So, lets curry favour by combatting a perceived problem rather than a real one. [It is interesting that Mr. Cotler has tabled a long series of questions in the House of Commons seeking empirical evidence of the need for and effectiveness of the proposed Act.]
Beyond the weakness of the policy behind the Bill, however, lurks an even more serious problem. The Bill may well cause more violent incidents rather than reducing their number. This is because, as mental health organizations have pointed out, the prospect of extended review periods and the stigma of being labelled a “high risk accused”, will have a chilling effect on people’s’ willingness to consider or to consent to NCR verdicts. There could be circumstances the accused will choose to risk conviction for a violent act rather than be labelled and spend long periods incarcerated, irrespective of the treatment that they receive and its success.
The result – individuals with untreated mental conditions will either be at large or may spend long periods in the pressure cookers of our penitentiaries without effective responses to their pathology. Bigger time bombs endangering the safety of institutions. Bigger time bombs re-entering society.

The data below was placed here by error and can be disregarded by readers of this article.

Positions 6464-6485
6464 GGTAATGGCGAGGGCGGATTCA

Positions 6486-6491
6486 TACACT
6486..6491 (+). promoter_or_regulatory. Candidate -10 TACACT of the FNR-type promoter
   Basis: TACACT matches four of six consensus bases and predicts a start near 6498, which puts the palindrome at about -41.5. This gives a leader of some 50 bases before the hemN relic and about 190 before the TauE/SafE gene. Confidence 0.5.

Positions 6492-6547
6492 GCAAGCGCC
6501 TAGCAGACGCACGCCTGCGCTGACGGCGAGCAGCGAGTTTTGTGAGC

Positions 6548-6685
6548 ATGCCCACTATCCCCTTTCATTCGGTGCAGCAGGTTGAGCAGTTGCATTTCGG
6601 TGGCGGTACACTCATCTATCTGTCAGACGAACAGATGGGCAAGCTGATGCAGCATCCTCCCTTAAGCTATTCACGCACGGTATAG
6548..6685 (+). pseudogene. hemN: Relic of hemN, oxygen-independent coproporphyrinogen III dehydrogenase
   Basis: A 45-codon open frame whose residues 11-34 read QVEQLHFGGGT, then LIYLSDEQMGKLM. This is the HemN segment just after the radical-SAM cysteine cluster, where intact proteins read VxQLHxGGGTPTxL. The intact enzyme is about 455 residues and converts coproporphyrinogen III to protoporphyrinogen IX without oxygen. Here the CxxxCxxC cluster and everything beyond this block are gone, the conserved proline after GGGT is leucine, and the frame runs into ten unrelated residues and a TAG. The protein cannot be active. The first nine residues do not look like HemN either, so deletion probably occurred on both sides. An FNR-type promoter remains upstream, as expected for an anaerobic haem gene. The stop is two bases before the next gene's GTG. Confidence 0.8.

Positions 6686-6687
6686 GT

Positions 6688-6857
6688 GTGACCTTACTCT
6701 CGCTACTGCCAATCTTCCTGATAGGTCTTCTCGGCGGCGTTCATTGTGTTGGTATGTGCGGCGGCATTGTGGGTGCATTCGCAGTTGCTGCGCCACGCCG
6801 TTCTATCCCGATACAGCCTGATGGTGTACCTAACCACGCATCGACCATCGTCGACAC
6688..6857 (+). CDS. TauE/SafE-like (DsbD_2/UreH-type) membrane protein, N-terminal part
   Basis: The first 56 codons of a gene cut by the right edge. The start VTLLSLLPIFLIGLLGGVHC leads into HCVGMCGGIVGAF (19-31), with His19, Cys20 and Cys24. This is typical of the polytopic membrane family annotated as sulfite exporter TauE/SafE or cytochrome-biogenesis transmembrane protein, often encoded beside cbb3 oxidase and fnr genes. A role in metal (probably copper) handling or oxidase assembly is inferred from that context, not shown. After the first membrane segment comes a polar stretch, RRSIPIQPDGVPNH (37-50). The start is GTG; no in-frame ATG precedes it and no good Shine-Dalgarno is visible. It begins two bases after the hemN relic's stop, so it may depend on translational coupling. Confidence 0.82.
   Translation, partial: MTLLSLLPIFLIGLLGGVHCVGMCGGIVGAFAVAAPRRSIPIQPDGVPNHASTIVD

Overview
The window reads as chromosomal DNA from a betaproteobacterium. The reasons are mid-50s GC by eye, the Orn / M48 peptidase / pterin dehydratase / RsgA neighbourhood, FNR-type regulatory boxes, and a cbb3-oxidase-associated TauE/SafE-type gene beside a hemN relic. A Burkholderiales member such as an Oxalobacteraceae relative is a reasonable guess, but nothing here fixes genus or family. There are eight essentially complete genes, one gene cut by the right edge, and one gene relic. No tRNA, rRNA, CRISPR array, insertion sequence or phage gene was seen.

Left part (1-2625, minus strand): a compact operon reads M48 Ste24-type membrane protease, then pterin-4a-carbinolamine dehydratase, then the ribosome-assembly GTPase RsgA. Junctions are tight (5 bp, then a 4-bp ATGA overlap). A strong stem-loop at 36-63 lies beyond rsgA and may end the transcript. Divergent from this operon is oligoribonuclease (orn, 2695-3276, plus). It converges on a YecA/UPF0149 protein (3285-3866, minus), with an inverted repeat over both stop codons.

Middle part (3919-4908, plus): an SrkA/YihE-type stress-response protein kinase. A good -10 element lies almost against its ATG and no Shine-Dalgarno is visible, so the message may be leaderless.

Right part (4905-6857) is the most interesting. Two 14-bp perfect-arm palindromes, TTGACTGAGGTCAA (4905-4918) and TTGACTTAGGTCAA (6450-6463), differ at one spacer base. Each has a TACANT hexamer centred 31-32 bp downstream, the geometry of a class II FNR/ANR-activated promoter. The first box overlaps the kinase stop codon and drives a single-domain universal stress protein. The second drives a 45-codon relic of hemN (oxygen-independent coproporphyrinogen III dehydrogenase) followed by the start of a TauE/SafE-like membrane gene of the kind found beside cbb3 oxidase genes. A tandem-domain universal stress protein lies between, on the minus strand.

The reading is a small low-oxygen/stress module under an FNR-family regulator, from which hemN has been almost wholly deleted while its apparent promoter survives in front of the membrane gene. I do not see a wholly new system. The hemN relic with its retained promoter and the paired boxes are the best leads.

Nobody will deny the need to keep dangerous people out of the community. This Bill, though, has little to do with that objective because there is little factual evidence that it will achieve that purpose . Rather it appears that inflammatory events and resulting perceptions suffice – and consequences outside the ballot box be damned.